Another potential limitation results from the fact that the data are derived from self-reports. As in any survey study, some respondents may have provided inaccurate responses to questions, either intentionally (e.g., because of social desirability concerns) or because of problems with comprehension or recall (Tourangeau et al. 2000). Yet another potential concern is whether the survey responses obtained from experienced Internet panel members might differ from those of naïve or “fresh” respondents. To date, the minimal research that has addressed this issue suggests that the response patterns of the two groups probably do not differ substantially (Toepoel et al. 2009). Finally, as with all surveys, the data represent a snapshot of the population at the time the study was fielded. Additional research with comparable probability samples will be needed to develop a more definitive portrait of sexual-minority adults in the USA. Such research will be useful not only in assessing the extent to which the findings of the present study can be reliably replicated but also might permit more detailed analyses of key subgroups within the sexual-minority population. It would be illuminating, for example, to compare lesbian, gay, and bisexual adults in different race and ethnic groups on many of the variables discussed previously. In the present sample, these subgroups are too small for reliable analyses.
Throughout the present article, we have noted the importance of having accurate data about gay, lesbian, and bisexual people for legal and policy debates. Such information will also be highly useful for informing behavioral and social science research on sexual orientation and sexual minorities in a variety of ways. In particular, the present findings highlight the importance for researchers of distinguishing among lesbian, gay, bisexual female, and bisexual male individuals, rather than combining them into an undifferentiated “LGB” group. For example, the data indicate that sexual orientation groups differ in their levels of identity commitment, community involvement, and outness. Future research might profitably examine whether the meanings attached to these and related variables—and, indeed, the very concept of community membership—might differ among sexual orientation subgroups.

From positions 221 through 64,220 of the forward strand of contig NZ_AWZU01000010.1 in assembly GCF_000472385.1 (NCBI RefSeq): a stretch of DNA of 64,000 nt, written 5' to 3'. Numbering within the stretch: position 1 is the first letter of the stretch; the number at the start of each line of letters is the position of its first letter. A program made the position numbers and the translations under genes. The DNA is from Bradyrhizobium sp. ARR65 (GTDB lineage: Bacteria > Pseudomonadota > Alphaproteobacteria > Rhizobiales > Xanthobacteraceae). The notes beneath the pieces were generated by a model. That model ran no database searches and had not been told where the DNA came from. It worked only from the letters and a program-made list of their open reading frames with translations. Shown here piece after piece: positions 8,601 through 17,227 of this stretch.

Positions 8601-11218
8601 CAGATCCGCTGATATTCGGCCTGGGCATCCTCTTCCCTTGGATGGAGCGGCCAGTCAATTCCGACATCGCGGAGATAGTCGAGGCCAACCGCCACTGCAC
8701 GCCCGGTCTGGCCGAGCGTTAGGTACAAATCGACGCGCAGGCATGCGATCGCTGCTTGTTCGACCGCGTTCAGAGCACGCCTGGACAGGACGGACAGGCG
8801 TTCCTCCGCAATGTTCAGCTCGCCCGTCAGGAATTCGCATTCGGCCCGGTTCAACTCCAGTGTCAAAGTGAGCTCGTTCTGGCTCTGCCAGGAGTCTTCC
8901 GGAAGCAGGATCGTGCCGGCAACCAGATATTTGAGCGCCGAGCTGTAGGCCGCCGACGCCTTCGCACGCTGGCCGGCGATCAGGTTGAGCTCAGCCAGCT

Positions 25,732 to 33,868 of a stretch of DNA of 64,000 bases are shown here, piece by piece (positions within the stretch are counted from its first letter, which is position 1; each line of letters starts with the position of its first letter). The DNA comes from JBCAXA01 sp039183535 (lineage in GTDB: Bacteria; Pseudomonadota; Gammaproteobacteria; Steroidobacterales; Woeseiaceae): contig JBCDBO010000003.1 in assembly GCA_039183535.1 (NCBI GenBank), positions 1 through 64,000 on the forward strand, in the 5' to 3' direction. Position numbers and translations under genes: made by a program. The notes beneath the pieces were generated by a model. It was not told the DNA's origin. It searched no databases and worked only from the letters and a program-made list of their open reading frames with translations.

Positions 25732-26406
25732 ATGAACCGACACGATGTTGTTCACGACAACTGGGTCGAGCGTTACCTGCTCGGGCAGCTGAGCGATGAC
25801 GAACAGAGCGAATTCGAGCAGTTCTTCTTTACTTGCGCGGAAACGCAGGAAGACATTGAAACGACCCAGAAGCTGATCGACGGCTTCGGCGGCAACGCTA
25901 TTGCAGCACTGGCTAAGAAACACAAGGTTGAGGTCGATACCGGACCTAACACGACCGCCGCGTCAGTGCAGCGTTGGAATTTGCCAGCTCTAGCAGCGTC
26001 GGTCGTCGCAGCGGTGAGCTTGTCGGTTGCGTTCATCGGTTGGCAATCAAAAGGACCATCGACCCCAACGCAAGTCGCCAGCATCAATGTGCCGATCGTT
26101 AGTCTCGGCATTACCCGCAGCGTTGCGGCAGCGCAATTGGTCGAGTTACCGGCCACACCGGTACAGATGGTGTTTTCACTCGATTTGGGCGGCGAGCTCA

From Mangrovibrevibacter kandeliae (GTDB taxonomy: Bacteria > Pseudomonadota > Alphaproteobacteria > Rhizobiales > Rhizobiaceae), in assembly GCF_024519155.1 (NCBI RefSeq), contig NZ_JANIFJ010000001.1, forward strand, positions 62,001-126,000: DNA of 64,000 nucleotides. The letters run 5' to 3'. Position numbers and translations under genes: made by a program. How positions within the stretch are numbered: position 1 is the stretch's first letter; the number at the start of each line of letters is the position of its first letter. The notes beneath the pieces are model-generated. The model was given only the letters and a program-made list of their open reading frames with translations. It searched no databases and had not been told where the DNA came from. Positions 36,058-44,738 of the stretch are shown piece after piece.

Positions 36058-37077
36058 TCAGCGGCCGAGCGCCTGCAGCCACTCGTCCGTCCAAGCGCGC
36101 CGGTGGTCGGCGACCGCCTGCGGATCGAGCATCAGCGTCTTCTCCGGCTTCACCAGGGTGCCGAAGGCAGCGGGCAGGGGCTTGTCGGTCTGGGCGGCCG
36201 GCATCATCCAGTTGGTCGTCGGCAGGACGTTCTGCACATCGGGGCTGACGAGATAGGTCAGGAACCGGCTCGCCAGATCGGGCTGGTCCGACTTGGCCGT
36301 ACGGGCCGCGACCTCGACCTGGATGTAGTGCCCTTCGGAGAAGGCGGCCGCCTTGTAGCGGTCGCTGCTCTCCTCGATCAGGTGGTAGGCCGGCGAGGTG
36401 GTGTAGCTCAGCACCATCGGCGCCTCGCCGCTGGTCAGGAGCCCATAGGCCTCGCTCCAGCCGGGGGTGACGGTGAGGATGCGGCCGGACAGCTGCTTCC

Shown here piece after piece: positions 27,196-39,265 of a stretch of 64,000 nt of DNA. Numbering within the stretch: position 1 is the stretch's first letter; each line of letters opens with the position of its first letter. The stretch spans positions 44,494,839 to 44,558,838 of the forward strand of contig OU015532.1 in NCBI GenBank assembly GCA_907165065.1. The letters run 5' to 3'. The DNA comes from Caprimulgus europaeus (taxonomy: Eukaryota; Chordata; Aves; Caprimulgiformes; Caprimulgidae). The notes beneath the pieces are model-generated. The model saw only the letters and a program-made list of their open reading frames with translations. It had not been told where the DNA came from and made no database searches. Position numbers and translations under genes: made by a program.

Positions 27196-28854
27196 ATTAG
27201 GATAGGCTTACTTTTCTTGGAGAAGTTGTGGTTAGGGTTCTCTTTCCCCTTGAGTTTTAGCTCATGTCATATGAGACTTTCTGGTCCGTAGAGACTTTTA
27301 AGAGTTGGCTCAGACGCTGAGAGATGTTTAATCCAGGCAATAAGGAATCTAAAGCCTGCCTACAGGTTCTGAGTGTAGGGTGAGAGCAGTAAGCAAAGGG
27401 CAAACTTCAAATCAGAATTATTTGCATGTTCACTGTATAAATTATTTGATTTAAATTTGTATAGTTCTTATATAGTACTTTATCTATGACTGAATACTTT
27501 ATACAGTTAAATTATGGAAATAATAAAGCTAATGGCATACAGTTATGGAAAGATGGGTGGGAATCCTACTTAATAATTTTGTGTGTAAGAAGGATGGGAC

Moreover, because these variables may play important roles in moderating the effects of sexual stigma on psychological well-being (Herek and Garnets 2007; Meyer 2003), studies of sexual-minority mental health should include separate analyses of bisexuals and homosexuals, as well as of men and women. A similar analytic strategy should be followed in studies of intimate relationships among sexual minorities because, as shown here, sexual orientation and gender groups differ significantly in their relationship patterns. More broadly, the present study demonstrates the need for researchers to conceive of gay men, lesbians, bisexual men, and bisexual women not only as a cultural minority united by the common experience of sexual stigma but also as distinct groups whose members have different experiences, beliefs, and needs.
As society confronts a widening array of policy issues that uniquely affect sexual minorities, accurate scientific information about the lesbian, gay, and bisexual population will continue to be needed by government officials, the courts, and legislative bodies. Social and behavioral researchers working in this area have long recognized the value of data collected through probability sampling methods and have used a variety of creative strategies during the past two decades to obtain such data. In reporting what is perhaps the most extensive description to date of a national probability sample of self-identified lesbian, gay, and bisexual adults in the USA, the present article extends these efforts. We hope it will be useful not only for informing policy but also for generating hypotheses that can be tested in future studies with ever more sophisticated samples.
The problem of small sample size is not restricted to studies that have focused on sexual orientation identity. For example, an analysis of data from male respondents in the third National Health and Nutrition Examination Survey Studies (N = 3,648) yielded a weighted total of 79 men who reported any same-sex sexual behavior during their lifetime (Cochran and Mays 2000). A 1985 ABC News–Washington Post poll recruited a national probability sample of men and included a question about sexual attraction. Of the 663 respondents, 16 reported that they were attracted to members of their same sex and another five volunteered that they were attracted to both men and women (Harry 1990).
Data about hate crime victimization and related experiences among members of this sample are reported elsewhere (Herek 2009a).